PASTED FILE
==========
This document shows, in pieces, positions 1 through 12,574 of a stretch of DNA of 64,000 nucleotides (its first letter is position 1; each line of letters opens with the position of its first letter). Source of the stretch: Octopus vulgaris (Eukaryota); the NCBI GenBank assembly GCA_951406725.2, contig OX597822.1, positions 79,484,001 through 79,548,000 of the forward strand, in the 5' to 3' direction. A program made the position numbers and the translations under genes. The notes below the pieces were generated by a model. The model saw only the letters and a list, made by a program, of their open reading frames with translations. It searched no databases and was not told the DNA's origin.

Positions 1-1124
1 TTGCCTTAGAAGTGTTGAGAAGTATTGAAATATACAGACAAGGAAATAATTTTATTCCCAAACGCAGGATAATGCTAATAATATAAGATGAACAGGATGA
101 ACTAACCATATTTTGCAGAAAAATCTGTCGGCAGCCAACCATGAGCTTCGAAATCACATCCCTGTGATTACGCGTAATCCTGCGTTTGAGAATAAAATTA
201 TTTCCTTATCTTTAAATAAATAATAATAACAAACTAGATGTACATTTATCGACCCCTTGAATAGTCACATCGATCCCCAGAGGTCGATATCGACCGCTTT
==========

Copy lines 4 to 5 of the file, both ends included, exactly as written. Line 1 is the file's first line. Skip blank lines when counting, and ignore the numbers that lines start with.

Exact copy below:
101 ACTAACCATATTTTGCAGAAAAATCTGTCGGCAGCCAACCATGAGCTTCGAAATCACATCCCTGTGATTACGCGTAATCCTGCGTTTGAGAATAAAATTA
201 TTTCCTTATCTTTAAATAAATAATAATAACAAACTAGATGTACATTTATCGACCCCTTGAATAGTCACATCGATCCCCAGAGGTCGATATCGACCGCTTT